It was a song that struggled to find the right form, but Fripp ultimately mentioned it in the same breath as Bowie's 'Heroes'.

As always, I hope you enjoy reading.

Here's the link: https://sylvianvista.com/2019/08/30/wave/

Re: Vista blog

PostPosted: Tue Sep 03, 2019 8:00 am
by Blemished
Another great post! Really enjoyed reading about how that track evolved, the original versions etc. Really fascinating.

I have a hit and miss relationship with GTE, now 30+ years have passed since first being wrapped up in it - some times I find it overblown and overproduced and other times I just love the incredible atmosphere of the record. It's like a unique place that you can visit for a particular ambience. In the right mood there is nothing like it. And you can understand aspects of the creation of mood technically - the Lexicon reverbs, the Prophet VS synth lines, Robert's guitar, the drum sound - and yet it goes way beyond that with its mood of religious/mystical exploration. It's something I've always loved about David's work - each record usually has a distinct atmosphere that's over and above a collection of songs - sometimes that links with your own memories of listening to it the first time and other times it just exists in its own right.

Wave really is incredible and one of his best, most powerful songs as you say. But oddly I love the instrumental version on Camphor almost as much and sometimes more these days. I suppose it's because the original is so deeply in my head that having this instrumental extract that both adds those wonderful strings (which give it a whole new depth sonically) but also has what feels like the essence of Robert's guitar lines and the reversing, pulsing sounds...it gives me the feeling of the song but in a different, distilled way and I just love it.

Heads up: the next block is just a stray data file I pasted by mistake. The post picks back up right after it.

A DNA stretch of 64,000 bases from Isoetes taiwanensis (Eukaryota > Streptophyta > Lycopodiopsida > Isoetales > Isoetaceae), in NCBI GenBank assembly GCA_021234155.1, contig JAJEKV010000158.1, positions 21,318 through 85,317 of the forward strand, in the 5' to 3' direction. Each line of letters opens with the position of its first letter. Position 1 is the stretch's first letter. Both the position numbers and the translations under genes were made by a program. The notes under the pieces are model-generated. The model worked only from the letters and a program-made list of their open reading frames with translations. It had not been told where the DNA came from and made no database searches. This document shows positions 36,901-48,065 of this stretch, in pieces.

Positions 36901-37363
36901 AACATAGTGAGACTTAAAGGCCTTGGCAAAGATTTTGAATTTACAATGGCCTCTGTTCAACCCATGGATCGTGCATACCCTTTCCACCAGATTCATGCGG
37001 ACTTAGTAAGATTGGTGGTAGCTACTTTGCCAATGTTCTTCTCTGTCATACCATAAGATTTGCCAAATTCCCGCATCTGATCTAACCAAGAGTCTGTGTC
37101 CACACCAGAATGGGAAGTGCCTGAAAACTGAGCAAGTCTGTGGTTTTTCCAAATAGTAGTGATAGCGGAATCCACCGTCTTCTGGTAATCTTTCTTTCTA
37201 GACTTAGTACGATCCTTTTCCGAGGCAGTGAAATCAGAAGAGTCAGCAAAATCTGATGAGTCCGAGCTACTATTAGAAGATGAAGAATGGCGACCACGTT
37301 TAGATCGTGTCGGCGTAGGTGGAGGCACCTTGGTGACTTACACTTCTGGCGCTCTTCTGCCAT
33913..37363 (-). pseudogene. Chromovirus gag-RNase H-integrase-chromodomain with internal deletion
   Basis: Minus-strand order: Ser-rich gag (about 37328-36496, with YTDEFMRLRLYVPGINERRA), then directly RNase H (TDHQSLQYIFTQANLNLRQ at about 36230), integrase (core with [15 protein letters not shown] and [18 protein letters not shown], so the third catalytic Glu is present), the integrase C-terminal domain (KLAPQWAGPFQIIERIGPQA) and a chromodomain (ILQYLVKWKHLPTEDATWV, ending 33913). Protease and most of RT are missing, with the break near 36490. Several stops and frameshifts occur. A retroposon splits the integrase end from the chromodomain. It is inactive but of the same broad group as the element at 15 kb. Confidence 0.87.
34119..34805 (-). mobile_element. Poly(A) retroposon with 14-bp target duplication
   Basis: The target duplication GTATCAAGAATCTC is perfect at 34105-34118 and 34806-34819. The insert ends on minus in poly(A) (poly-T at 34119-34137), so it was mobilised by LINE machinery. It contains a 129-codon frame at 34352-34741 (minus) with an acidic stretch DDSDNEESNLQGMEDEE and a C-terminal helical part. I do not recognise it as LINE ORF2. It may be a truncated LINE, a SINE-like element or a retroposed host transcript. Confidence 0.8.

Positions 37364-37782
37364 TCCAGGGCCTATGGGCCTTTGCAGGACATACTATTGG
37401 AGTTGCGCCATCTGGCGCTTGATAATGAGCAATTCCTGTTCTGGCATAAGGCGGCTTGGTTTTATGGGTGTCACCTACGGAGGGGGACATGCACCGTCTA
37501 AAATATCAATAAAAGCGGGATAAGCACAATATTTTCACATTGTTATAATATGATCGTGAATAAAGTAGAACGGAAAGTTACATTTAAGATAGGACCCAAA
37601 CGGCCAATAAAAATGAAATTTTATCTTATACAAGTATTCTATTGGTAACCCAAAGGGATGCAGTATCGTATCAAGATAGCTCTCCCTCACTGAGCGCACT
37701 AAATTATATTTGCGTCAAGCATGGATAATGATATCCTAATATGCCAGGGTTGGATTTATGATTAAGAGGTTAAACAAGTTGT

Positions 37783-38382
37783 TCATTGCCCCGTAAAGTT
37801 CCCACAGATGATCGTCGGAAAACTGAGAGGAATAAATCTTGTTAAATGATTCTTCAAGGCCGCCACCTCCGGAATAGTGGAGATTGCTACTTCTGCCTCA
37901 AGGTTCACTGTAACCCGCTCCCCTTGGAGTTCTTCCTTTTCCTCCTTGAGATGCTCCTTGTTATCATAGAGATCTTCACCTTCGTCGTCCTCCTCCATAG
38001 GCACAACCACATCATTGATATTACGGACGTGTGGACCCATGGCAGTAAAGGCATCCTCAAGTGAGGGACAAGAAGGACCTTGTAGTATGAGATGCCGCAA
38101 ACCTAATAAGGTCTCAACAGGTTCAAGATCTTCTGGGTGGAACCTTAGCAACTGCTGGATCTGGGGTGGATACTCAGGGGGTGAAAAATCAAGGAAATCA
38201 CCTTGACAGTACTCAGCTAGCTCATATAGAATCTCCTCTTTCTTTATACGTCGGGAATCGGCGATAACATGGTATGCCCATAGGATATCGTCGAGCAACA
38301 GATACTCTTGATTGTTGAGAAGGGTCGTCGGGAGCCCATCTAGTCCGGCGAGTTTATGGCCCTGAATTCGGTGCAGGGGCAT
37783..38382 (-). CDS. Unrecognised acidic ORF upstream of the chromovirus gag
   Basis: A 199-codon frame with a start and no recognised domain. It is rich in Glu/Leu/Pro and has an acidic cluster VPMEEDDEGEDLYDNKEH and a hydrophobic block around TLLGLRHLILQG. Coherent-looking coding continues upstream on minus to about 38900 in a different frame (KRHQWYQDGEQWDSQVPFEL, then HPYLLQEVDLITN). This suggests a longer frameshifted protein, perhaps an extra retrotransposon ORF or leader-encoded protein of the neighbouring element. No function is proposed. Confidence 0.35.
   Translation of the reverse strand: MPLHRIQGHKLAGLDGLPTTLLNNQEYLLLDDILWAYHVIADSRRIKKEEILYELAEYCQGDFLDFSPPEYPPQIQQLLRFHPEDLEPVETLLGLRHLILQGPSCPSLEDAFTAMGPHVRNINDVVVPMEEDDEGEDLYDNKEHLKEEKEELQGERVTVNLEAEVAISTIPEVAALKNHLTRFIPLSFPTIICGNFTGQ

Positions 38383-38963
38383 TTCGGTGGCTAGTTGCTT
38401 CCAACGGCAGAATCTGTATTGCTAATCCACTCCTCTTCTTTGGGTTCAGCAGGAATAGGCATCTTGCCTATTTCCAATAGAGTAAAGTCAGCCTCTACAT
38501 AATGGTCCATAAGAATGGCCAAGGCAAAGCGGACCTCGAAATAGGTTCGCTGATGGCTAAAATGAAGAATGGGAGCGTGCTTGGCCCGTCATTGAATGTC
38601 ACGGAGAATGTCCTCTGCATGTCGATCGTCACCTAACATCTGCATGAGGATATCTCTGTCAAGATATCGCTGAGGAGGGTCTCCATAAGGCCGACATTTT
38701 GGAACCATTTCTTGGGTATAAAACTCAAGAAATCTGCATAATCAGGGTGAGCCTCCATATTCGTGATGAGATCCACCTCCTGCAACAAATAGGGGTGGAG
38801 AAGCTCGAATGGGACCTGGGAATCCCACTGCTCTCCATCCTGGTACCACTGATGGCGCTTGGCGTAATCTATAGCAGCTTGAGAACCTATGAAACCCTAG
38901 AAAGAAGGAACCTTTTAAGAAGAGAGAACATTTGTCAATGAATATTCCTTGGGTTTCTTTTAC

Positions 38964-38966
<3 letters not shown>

Re: Vista blog

PostPosted: Fri Sep 20, 2019 11:36 am
by silentwings
Thanks Blemished for sharing your reflections on GTE and 'Wave', both vocal and instrumental version. As you say, the Camphor version really is a gem and it's easy to overlook these - but great to rediscover them!!

I was lucky enough to be in Norway for Punkt 2019 and the latest article is focussed on Yuka Fujii's film of 'Like Planets' which was premiered at the Festival. Whilst anyone who has the book will be familiar with the content, viewing the film was a different experience to browsing the book for me, not least because of the soundtrack by Mark Wastell and featuring field recordings and poetry fragments from David Sylvian.

Here's the link: https://sylvianvista.com/2019/09/20/lik ... -nagarkot/

There is still the chance to grab a ticket for the UK premiere of the film at Cafe OTO on 3 October. Link for details - https://www.cafeoto.co.uk/events/yuka-f ... -premiere/

Yuka's London exhibition of photographs based on 'Like Planets' launches the same day at the nearby POCKO gallery. Details here - https://www.pocko.com/like-planets-by-y ... xhibition/

Re: Vista blog

PostPosted: Fri Oct 11, 2019 12:31 pm
by silentwings
The latest article published features 'Some Small Hope', the duet between Virginia Astley and David Sylvian which was produced by Ryuichi Sakamoto. I spoke to Masaki Sekijima who was Ryuichi's instruments assistant at the time and for whom the recording was both a challenge and a life experience!

Whilst this is no more than an interesting side-project in Sylvian's catalogue, to me it's a delightful piece of pop music with contrasting voices and intriguing instrumentation.

Here's the link: https://sylvianvista.com/2019/10/11/some-small-hope/

Thanks for the ongoing interest in the blog, and just a reminder that you can find Vista on twitter here: https://twitter.com/Vistablogger

Re: Vista blog

PostPosted: Sat Oct 12, 2019 10:13 am
by Quiet Visitor
Thanks for this. I always loved this LP, although I had to get used to Virginia's somewhat childish sounding voice. I'm also glad I found a Japanese CD-edition a couple of years plus a CD Astley released a few years later.